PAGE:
Nietzsche and privacy
The Internet has brought up a lot of privacy issues over the years. For example personal information that leaks or identities that get stolen. But users can also change their own identity and pretent to be someone else. This tendency towards less privacy fits one of Friedrich Nietzsches quotes.
‘No price is too high to pay for the privilege of owning yourself.’
Are we actually willing to pay a price for keeping our privacy? Or do we still have privacy?
An example about Radio Frequency Identification [RFID]. This refers to the technology that uses devices attached to objects that transmit data to an RFID receiver. An alternative to bar coding. Advantages include data capacity, read/write capability, and no line-of-sight requirements. This technique is used in the new Dutch passport. But already all the information that is in the passport can be hacked. The Basic Access Control-key, which is the key for ‘reading’ the pass, is made out of the birthdate, passnumber and expirationdate of the pass. So not that hard to crack. But it is even possible now for RFID chips to have a virus. More can be read about that on rfidvirus.org.
But what can be done about this violation of privacy? For example IBM created the ‘Clipped Tag‘. This tag removes a portion of a RFID-tag’s antenna, which reduces a bit of the transmission capability. This means the RFID tag can only be read when it is just a few inches away from the reader. A second option is to wear clothes that block the signals. For example the RFID blocking wallet of passport case. A product demo can be found here.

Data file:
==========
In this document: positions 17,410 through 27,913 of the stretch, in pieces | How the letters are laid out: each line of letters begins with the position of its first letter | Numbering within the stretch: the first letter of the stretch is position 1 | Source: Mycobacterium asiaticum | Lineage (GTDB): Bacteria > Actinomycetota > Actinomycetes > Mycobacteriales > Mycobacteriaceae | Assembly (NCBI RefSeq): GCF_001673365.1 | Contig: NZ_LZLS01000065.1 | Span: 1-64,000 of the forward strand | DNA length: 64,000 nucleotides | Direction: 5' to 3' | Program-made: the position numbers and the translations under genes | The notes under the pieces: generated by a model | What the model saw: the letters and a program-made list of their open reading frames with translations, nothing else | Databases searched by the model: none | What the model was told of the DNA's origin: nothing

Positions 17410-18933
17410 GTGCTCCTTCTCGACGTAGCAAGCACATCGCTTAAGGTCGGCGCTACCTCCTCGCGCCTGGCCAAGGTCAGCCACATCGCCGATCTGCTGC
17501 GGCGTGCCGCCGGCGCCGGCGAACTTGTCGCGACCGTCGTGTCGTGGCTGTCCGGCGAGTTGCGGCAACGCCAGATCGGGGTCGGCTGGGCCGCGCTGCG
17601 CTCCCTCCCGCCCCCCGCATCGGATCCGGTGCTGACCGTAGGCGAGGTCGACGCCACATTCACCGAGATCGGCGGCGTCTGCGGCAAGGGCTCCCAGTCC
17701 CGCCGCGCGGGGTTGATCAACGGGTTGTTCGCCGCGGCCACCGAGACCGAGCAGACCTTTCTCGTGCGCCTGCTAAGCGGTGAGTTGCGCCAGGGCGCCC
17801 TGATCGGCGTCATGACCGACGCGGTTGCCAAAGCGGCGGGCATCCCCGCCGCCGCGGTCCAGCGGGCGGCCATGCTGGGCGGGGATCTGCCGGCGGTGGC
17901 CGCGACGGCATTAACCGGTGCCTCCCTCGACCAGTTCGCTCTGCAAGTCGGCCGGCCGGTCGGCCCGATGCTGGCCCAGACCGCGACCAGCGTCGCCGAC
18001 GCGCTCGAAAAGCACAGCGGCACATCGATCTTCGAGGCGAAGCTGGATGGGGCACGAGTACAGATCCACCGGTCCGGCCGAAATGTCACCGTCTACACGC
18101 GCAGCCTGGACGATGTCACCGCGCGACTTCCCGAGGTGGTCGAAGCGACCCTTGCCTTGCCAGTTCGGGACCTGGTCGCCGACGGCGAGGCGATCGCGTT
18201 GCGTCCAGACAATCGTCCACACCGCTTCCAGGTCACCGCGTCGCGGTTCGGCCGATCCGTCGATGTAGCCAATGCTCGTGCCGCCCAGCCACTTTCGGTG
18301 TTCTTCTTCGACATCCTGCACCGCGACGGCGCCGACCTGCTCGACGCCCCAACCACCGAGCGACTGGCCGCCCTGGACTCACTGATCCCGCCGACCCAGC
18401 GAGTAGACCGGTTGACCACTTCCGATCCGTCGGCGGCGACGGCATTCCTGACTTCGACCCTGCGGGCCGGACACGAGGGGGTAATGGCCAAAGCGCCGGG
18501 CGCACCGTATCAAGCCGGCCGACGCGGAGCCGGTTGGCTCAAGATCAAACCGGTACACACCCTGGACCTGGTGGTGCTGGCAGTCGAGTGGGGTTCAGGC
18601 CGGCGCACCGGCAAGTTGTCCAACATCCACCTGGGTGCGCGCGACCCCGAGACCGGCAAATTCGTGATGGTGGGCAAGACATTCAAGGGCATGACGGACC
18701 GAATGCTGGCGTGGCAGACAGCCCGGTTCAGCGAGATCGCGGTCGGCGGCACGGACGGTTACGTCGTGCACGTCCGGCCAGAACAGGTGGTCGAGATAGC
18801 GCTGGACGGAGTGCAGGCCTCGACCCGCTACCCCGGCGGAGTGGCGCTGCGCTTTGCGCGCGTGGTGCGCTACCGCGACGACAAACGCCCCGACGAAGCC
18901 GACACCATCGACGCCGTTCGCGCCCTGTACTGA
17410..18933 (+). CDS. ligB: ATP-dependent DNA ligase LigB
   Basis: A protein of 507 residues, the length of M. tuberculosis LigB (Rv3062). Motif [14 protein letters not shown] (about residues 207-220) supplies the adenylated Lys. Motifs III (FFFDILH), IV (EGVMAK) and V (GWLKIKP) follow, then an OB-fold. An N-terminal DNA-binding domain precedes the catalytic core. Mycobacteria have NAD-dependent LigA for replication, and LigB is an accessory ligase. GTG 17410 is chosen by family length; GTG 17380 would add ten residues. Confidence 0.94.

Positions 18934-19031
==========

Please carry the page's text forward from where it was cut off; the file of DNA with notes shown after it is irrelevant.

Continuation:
So, people try to do things to prevent their data from being stolen and misused. But they don’t think about the fact that part of it is caused by themselves. Think about all the data people put on Facebook, Hyves or Myspace. This data is used by third parties that make money out of it. Watch this clip and consider what you put on your Hyves account again…